Problem Veteran's Being Discharged From The Military Are Facing Term Paper

¶ … veterans leaving the military. Specifically, it will attempt to solve some of the problems veterans being discharged from the military are facing. Veterans returning from the war in Iraq face a variety of problems and issues, and many of them are not being addressed by the military. Health care is one vital problem, many veterans coming home find that if they need health care, the Veterans Administration (VA) hospitals are so crowded they cannot receive treatment for weeks or even months. However, probably the biggest problem facing returning vets is readjusting to civilian life, and all that entails, from dealing with family and friends to the stresses of their jobs. Many returning vets will not admit they may need mental health counseling, and if they do admit it, they may not be able to find it. The problems of returning veterans are many, and until we learn how to solve them, we are doing the veterans that fight for our country a great and lasting disservice. Many of the veterans returning from fighting the war in Iraq are discovering that they survived the war, but have only begun the battle. Some come home to find their jobs gone, even though there are government regulations that attempt to combat this. They find their families are different, the community is different, and they themselves are different. One returning vet wrote of his adjustment after coming home, and the difficulties it caused his entire family. On Christmas morning he yelled at his wife, "Great,' I shouted. 'How's this for shit. I hate this house. I hate this neighborhood. I hate this marriage. And I'm beginning to hate you'" (Anonymous, 2004). Sadly, this is not a rare occurrence, but a common one in many returning veterans who are discharged. They no longer know how to live outside the military, and some of the community ostracizes them because they fought in an unpopular war. How do we solve the problems of these returning military personnel, many of whom left to fight as heroes, and now return home as fallen angels in many people's eyes?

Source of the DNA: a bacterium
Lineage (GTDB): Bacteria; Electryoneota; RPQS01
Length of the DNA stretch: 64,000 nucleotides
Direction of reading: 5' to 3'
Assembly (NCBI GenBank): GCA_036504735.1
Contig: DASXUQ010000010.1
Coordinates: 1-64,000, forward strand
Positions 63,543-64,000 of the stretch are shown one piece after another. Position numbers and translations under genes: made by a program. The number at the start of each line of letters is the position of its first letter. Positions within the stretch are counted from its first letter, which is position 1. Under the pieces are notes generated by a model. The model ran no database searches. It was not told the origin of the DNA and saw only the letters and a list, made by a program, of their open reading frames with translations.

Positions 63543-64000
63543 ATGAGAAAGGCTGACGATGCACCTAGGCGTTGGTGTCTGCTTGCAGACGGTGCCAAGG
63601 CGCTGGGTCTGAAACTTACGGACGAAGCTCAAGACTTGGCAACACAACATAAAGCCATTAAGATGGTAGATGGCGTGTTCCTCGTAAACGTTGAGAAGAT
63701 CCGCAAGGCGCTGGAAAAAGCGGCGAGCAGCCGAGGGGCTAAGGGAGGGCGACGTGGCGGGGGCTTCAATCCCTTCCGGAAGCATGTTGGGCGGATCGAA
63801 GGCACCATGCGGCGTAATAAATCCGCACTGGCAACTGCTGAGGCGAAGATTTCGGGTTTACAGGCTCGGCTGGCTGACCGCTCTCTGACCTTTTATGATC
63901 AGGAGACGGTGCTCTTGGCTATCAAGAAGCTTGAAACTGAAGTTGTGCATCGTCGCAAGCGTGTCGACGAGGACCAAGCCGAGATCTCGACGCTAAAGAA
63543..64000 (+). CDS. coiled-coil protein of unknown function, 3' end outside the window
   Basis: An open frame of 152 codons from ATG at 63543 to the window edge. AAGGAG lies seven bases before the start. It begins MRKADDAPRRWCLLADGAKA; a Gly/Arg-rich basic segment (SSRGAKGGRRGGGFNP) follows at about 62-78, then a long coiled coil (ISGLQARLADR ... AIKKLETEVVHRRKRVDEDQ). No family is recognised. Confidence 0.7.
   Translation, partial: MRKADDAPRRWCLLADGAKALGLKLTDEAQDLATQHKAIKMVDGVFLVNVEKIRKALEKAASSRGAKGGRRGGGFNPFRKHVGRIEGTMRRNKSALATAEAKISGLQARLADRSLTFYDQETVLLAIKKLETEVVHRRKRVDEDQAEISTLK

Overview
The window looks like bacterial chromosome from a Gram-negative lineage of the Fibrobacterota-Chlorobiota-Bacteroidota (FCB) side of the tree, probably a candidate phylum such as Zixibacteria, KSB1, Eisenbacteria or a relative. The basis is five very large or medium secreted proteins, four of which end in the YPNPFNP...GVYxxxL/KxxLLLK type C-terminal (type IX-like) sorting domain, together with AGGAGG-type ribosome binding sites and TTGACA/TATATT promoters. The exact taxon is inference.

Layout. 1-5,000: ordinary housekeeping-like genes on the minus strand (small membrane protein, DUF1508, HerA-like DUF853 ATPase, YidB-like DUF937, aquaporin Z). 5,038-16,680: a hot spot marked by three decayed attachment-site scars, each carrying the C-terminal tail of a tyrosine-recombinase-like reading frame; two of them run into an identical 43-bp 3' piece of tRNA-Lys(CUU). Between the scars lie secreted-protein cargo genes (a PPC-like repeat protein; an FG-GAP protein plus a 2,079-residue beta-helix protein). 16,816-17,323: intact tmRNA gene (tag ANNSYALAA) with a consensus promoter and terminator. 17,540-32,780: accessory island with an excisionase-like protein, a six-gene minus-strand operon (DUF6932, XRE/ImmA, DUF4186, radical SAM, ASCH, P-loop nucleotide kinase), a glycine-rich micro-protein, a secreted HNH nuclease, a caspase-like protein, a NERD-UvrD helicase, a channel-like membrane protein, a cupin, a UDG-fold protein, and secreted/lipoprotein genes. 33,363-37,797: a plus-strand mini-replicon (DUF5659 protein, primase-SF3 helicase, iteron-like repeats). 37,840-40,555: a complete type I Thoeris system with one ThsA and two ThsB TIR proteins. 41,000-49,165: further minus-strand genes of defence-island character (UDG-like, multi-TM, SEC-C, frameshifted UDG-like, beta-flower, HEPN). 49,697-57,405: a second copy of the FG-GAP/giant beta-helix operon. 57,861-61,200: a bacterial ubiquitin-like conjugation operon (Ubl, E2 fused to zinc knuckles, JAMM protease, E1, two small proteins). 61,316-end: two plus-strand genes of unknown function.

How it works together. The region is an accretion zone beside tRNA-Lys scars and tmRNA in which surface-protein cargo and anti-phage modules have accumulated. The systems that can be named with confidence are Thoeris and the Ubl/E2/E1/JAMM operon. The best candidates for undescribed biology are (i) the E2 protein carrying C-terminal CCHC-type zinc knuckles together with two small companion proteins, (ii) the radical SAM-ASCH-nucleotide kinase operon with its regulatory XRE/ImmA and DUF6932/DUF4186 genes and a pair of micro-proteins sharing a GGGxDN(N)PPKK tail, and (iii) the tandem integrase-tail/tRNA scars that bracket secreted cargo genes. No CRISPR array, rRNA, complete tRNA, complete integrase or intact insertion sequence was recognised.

Solving the problems of discharged veterans is not a simple task, as many veterans' organizations are discovering. The government's Department of Veterans Affairs (DVA) recognizes there are many problems with returning veterans, and even has information on Post-Traumatic Stress Disorder on its Web site. Many veterans cannot admit they have a problem. The returning vet who shouted at his wife on Christmas day says, "I know what I should have done. I should have turned around, and gone back to the house. I should have gone in, embraced her, and apologized. This was the beautiful woman I promised to love and cherish, and I was shitting all over that. 'Fuck it,' I decided. 'I'm right. She's wrong'" (Anonymous, 2004). He finally did admit he needed help, but then, he could not find it. He states, "The next morning I called the VA. The waiting list for counseling was months long. I have kept civilian insurance from my wife's company so I called them. I wasn't covered. I was still eligible for TRICARE (military HMO) benefits so I called them. They told me to call the VA" (Anonymous, 2004). This is one of the major problems with returning veterans, the benefits they so desperately need are unavailable to them.

The Federal Government expects soldiers in the military to fight and even die for their country, but they do not support them when they return home. This is wrong. If there is not enough money and personnel to take care of these veterans, then Congress should appropriate more, and make sure it is spent on the returning veterans. If the country does not take care of veterans once they return home, what is the incentive to join the armed forces? If the families of returning veterans are adversely affected, what is their incentive for supporting their loved one...